Behind global stock setback

Market turmoil from India to New York reflects concern about inflation and interest rates.

Worries about inflation have made the investing climate suddenly riskier around the world, but a widespread bear market is being kept at bay.

That's because the global economy continues to show solid growth, analysts say. Yet recent stock market turmoil, particularly in hot emerging markets such as India and Brazil, signal an environment that can bring quick penalties for investors.

Emerging markets, soaring for several years as they lured a torrent of global cash, have reversed course the past two weeks. In the US, the Dow Jones Industrial Average began the week down 4 percent from its six-year high of 11,642.65, which the index reached on May 10. European exchanges have also fallen in the past two weeks.

"The markets have woken up to the fact that interest rates are going to go up more than they were expecting - especially in the US," says Nariman Behravesh, chief economist at Global Insight, an economic consulting firm in Lexington, Mass. That, in turn, could mean slower economic growth from Hamburg to Hong Kong.

Although the impact is global, he says, it is magnified in emerging markets such as those in Asia and Latin America. Because they had been the locus of investor enthusiasm, they face the prospect of the sharpest pullback. "It's the emerging markets that are a little dicey."

That pattern was evident Tuesday. Many Asian markets fell further, extending a string of recent losses, while investors found firmer footing in the US and Europe. Exchanges in France, Germany, and Britain all rebounded with gains of more than 2 percent, and shares rose in New York during morning trading.

Commodity prices have joined interest rates as a driving force in recent days. Declines in the price of metals and other raw materials - a possible harbinger of slowing economic growth - pose a particu- lar threat to the resource-based economies of many developing nations.

Tuesday, firmer prices for commodities including oil helped some emerging markets stem their losses.

Although the mood on world markets is more sober, analysts say it's still a long way from a bear market, typically defined as a 20 percent loss of value that can last for a long or short time.

"Emerging markets and the commodities markets will continue to be very volatile" for several months, predicts Michael Cosgrove, who publishes a capital-markets newsletter, The Econoclast, in Dallas. But for long-term investors, he says, the best strategy may be simply to ride out the storm.

"You're probably better off just sticking it out," rather than selling on the hunch that deeper declines may be coming.

That's because, in the long run, the so-called emerging markets still promise strong growth, based on rapid development and globalization. And in the short run, they are financially much more stable than they were in 1997, when a Russian debt default triggered a severe sell-off in developing nations.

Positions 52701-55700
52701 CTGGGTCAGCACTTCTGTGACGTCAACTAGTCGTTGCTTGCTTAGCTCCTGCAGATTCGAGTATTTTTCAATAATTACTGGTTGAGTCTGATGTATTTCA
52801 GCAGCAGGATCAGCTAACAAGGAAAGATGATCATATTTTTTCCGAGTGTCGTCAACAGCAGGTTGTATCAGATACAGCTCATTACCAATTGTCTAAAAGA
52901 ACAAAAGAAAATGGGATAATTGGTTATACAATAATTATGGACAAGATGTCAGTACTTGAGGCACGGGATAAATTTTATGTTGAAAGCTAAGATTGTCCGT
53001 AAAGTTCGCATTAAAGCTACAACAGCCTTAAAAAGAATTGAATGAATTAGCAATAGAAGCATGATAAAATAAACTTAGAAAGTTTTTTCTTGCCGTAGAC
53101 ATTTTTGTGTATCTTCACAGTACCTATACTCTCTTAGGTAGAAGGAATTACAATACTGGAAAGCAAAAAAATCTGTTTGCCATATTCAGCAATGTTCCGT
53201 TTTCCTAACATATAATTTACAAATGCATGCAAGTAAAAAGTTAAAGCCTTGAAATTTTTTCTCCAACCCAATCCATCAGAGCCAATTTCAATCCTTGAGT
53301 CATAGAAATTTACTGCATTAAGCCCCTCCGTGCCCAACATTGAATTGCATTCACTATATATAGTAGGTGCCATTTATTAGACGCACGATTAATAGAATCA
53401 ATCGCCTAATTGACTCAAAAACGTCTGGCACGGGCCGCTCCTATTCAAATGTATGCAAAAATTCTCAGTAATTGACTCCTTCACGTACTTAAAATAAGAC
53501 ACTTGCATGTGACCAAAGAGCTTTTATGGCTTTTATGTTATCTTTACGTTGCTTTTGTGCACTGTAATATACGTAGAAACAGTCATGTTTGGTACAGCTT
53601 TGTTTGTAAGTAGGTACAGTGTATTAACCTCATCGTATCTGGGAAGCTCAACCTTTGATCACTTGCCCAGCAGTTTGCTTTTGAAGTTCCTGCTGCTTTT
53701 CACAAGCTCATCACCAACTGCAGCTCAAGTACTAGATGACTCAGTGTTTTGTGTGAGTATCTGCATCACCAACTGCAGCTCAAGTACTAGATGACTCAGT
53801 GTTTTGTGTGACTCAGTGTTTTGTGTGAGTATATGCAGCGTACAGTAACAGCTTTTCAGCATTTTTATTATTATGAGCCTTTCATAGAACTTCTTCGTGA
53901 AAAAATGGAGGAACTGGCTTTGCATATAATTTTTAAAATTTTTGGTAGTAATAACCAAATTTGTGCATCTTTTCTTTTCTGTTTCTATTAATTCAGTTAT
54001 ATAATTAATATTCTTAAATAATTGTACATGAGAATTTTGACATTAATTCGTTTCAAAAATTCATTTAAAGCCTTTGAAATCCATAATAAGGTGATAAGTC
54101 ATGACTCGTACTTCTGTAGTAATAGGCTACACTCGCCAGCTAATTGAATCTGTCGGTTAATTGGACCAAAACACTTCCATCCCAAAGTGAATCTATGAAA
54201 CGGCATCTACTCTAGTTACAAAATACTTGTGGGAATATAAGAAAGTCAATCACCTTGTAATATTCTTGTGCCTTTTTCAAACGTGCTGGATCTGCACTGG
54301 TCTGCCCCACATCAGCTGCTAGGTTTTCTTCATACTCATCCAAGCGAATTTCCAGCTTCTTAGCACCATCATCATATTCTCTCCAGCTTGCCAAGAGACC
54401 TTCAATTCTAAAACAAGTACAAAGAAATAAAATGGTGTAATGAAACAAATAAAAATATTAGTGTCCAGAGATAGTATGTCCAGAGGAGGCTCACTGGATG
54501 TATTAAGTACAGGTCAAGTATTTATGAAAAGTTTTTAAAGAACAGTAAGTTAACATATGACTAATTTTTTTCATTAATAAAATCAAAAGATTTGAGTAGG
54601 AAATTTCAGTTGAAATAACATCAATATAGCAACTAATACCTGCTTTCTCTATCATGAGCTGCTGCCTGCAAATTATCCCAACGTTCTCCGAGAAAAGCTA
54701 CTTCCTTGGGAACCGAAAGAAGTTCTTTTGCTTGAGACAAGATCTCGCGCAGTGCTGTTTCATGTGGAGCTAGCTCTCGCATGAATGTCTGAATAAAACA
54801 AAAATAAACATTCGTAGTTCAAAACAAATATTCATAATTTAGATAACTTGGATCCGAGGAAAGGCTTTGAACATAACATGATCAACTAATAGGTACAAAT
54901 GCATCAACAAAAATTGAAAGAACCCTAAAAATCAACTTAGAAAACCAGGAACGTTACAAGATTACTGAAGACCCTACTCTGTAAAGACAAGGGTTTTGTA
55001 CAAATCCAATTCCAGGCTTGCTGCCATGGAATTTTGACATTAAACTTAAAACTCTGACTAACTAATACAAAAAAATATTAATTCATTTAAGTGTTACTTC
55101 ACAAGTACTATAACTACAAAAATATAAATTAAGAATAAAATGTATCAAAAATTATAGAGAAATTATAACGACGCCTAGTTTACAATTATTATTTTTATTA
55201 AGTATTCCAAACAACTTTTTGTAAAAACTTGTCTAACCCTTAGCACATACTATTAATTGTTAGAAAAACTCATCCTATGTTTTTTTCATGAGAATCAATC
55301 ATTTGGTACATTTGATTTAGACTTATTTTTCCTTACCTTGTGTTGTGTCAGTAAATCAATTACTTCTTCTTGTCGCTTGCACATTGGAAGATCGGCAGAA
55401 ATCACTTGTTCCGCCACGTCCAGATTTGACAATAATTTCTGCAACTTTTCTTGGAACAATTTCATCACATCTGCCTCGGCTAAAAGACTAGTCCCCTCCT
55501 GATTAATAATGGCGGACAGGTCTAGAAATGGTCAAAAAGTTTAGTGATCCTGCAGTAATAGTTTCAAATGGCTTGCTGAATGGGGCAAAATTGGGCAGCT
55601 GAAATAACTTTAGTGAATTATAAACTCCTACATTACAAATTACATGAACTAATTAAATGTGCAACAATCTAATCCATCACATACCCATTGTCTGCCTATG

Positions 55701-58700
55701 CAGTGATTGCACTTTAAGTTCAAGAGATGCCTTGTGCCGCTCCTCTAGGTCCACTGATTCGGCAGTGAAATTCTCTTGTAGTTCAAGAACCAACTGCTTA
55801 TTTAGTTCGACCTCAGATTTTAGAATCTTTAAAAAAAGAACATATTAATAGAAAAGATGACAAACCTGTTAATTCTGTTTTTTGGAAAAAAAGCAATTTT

Today those nations have less debt owed to foreigners, a greater cushion of currency reserves such as US dollars, and better exchange-rate policies.

But the recent turmoil is putting these new realities to a severe test nonetheless. India is a case in point, where Finance Minister P. Chidambaram fended off calls for his resignation and appealed for calm.

"Ordinary investors need not worry as fundamentals of the economy are strong," Mr. Chidambaram told lawmakers.

In both emerging markets and in the world's major economies, what's happened in the past two weeks is a reappraisal of risk. That reappraisal, naturally, is most punishing in the places where euphoria had most abounded.

India's boom, for example, began to resemble America's dotcom bubble of the late 1990s, with a construction boom in India's high-tech hubs.

"It was like a casino market. I've felt for a while that the market was overstretched," says Ramesh Damani, a stock broker in India.

For several years, low interest rates globally have provided cheap credit and spurred a quest for higher-yielding investments. From hedge funds to shares of Brazilian banks, investors have taken on more risks in the hopes of higher returns. And often they have borrowed in places such as Japan to do it.

The cycle has turned toward tighter monetary policies in Japan, Europe, and the US. It's unclear how far the tightening will go, but as long as it persists it will exert a slowing force on the global economy. World output could grow by nearly 4 percent this year, forecasters predict.

In the US, the Federal Reserve under new Chairman Ben Bernanke is feeling pressed to show it is squelching inflationary pressures. Some fear that could mean more interest-rate hikes than are really needed.

"We may be nearer the point where the Fed might induce a significant slowdown," says Dr. Cosgrove. He sees global stock markets entering an uncertain "sideways" phase for several months.

Staff writer Scott Baldauf contributed to this report from India.

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